Wednesday, June 13, 2012

Quality = little q + Big Q

June's blog post from ASQ's CEO Paul Borawski is his reflection on the Conference Board's Quality Council response to Conference Board's CEO challenge annual survey results.  Paul asks for experiences and case studies on the profession's efforts to change the culture of executive leaders from Quality being only one part of the equation of conformance to specification (little q).  Big Q is the strategic and proactive side of quality that often goes overlooked because it requires resource investment at the C-level on multiple fronts. The report does a great job of detailing these fronts.

I don't have a case study of successful culture change at the C-level but I do try to impact my direct circle of influence.  For example, yesterday I met with a small group of shipyard Black Belts who expressed an interest in progressing their career to be a Master Black Belt.  My organization uses a "qual card" as objective evidence of professional development based on the traditional troika of MBB responsibilities of project experience, teaching, and mentoring.   The first question that I asked them was, "Who wants my job?"  Of course, their initial reaction was of shock and "Are you going somewhere? (No)?"  The more astute question was next: "So, what do you do?"  For the next two hours a supervisor and myself went through the qual card, telling them of our experiences, showing them where to get the information and experience and imparting wisdom. It was the first time most of them understood all the things that go into the making of an experienced performance improvement specialist.

Two weeks previously, 4 folks from my organization sat for the ASQ CQE and CQA exam. I spent a total of about 8 hours the previous month sharing both my technical knowledge as well as successful test taking tips.  All four of these individuals will identify themselves as engineers first, auditors second, and although they work in a QA group, they do not identify themselves as quality professionals.  All four of these future leaders passed.  All four have a better appreciation of quality and its value then they had 3 months hence.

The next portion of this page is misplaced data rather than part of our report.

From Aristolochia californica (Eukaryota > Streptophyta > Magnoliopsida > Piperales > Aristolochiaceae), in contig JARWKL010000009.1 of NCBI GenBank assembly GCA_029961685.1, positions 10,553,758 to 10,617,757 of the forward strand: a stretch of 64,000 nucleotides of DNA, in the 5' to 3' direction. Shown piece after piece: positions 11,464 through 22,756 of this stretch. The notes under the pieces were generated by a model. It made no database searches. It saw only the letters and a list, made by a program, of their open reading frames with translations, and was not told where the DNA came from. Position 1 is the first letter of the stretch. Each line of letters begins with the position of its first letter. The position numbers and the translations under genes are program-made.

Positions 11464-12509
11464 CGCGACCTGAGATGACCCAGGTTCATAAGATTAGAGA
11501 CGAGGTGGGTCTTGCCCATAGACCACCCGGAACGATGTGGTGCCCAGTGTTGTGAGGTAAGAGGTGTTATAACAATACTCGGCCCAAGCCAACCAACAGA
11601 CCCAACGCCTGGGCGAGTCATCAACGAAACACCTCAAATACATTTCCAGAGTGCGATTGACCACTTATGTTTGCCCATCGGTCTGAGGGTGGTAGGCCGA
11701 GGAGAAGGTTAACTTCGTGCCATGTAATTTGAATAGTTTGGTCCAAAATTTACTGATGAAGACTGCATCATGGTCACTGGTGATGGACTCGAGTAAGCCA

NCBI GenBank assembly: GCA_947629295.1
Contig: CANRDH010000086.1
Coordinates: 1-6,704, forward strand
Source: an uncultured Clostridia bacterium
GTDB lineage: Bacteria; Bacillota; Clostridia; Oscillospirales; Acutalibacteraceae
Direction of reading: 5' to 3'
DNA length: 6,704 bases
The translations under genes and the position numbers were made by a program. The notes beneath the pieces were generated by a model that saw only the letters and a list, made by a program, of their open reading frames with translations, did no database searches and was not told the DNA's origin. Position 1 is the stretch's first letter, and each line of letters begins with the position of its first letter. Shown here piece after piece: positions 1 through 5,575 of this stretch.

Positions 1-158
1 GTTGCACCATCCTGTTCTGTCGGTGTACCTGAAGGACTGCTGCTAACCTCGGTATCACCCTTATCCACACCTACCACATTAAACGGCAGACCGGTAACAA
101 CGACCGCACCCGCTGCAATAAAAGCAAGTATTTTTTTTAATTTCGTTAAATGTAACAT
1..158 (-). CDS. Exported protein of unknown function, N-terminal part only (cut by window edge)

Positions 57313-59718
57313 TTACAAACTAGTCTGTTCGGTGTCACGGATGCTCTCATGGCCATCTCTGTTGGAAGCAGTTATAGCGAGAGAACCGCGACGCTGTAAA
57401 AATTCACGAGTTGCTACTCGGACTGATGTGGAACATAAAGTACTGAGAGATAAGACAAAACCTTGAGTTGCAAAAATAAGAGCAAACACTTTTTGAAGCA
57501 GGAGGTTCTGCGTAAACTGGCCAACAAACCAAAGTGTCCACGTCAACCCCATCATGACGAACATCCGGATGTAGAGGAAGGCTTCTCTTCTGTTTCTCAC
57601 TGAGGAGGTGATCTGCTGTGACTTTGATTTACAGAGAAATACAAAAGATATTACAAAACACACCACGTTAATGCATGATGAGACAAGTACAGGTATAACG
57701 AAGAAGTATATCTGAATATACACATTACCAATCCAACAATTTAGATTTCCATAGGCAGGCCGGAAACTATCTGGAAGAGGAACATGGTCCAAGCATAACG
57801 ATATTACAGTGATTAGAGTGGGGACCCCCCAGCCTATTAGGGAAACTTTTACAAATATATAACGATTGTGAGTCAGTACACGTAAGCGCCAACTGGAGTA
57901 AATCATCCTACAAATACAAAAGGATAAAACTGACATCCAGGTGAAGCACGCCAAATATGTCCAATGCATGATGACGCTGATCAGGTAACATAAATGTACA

My point:  How are future leaders going to garner an appreciation for quality?  How did, if they ever did, the current C-level executives garner an appreciation for quality?  How many of the current CEO's of Fortune 500 companies state in their resume a position that is traditionally identified as  part of the quality profession?  We have to engage leaders early in their career to give them the appreciation for quality and the value that quality acts in an organization so that leaders can internalize value. Traditional engagement points are academia, workplace experience, and personal experience. My previous two blog posts provides both short term in long term suggestions in resolving these very issues.

To change the quality formula to include Big Q as part of the definition of quality requires what my boss often states as "courageous leadership."  There are so many forces pushing leaders away from doing what is right for the organization long-term and towards doing what is right for them short-term.  Whatever you as a professional can mentor young talent to an appreciation for the holistic aspects of quality will get more people to support John Hunter's call for changing management systems using Deming's 14 Points, as Jimena Calfa states. It's all on us, how are you going to engage?

Until next time!

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